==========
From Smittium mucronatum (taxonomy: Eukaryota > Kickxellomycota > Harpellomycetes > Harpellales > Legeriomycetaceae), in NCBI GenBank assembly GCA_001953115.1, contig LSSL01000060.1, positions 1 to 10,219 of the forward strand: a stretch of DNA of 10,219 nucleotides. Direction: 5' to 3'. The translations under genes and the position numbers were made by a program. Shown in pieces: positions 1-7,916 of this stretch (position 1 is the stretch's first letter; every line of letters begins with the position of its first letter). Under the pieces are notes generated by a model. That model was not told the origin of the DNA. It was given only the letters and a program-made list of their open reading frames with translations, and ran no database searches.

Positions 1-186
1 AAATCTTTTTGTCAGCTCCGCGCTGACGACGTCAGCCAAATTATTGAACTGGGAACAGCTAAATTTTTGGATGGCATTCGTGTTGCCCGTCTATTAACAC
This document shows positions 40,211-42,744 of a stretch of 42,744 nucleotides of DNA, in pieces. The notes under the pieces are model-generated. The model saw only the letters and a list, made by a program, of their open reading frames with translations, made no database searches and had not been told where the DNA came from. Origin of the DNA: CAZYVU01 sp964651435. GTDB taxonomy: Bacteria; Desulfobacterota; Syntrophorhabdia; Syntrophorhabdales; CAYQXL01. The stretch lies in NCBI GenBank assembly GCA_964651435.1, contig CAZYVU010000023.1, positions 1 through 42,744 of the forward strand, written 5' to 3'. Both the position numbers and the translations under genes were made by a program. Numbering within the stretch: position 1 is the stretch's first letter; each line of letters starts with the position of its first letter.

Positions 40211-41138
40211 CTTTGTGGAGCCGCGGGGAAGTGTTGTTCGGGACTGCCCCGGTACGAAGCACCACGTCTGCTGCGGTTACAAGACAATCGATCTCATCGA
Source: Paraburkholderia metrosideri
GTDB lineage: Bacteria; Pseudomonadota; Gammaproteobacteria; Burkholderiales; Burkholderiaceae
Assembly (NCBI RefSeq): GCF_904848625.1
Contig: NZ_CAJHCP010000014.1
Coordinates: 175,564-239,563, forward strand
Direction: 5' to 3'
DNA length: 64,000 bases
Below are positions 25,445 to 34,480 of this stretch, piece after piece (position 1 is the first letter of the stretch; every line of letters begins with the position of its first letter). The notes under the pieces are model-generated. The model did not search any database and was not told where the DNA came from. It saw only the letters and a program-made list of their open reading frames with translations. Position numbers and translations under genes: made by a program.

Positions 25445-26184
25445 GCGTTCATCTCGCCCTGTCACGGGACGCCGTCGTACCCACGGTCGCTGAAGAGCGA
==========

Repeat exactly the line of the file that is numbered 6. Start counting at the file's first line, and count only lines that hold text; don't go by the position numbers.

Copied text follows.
40211 CTTTGTGGAGCCGCGGGGAAGTGTTGTTCGGGACTGCCCCGGTACGAAGCACCACGTCTGCTGCGGTTACAAGACAATCGATCTCATCGA